Mountain agriculture emerged at the intersection of the "wild economy," which focused on hunting, fishing and gathering wild plants and the agricultural based economy that is characterized by the domestication of animals and cultivation of the soil. Like other traditional systems based on pasture, the Swedish mountain systems is based on the use of inherited traditional knowledge and mountain pastures have over centuries created a very rare and rich habitat in the form of upland hay meadows. Today, both traditional knowledge and the rich biodiversity in the mountains are endangered by the implementation of modern practices that lead to a number of conflicts that go beyond the tragedy of the commons. One important source of conflict emanates from the changing role of the countryside, a role that creates expectations on farmers to deliver recreation, magnificent landscapes, new job opportunities, operate hotels , produce, cheese, maintain a cultural heritage and contribute to the conservation of native breeds . Another problem is caused by new support systems and regulations that create incentives to intensify the exploitation of summer farms by using the pastures for modern meat cattle breeds, which changes the landscape, but also makes traditional farmers upset, because of the risk of losing the traditions of summer farms.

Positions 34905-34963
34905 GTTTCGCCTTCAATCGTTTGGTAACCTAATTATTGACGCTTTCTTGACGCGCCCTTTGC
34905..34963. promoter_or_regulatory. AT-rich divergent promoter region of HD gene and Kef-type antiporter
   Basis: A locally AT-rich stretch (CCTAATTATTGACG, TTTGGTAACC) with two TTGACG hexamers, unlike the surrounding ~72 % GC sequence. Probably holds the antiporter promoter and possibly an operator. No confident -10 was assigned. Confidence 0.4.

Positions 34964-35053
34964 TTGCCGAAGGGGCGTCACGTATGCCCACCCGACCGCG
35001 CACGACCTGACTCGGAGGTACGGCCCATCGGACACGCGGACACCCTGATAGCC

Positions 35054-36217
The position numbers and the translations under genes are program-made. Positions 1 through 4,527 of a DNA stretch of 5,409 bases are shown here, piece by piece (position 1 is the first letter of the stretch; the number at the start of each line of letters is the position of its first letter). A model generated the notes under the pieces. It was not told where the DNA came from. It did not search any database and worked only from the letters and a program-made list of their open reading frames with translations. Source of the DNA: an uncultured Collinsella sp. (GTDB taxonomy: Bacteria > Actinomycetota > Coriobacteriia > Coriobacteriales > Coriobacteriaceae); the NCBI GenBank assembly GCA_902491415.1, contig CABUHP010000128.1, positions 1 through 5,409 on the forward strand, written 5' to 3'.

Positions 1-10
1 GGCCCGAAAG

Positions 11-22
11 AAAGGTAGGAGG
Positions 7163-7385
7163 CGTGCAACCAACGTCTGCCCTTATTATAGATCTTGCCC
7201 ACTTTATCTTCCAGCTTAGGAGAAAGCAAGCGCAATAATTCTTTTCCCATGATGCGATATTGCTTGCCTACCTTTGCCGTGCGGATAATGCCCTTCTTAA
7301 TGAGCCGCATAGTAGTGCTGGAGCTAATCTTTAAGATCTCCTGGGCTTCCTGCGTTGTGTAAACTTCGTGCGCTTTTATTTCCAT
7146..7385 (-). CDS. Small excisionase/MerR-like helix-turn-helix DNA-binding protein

An additional source of conflict is created by the state’s changing attitudes towards the mountain world, as the state aims to shut down all existing (state owned) leased mountain flats (fjällägenheter) by cutting down basic infrastructure. The remaining flats are located primarily in the northern parts of Jämtland. They contribute to the maintenance of a very unique flora and insect fauna.  By comparing two cases, one in Klövsjö and one in the northern part of the region, this paper contributes with new knowledge about  mountain agriculture, including interlocking interests, competitive activities, potentials and conflicts.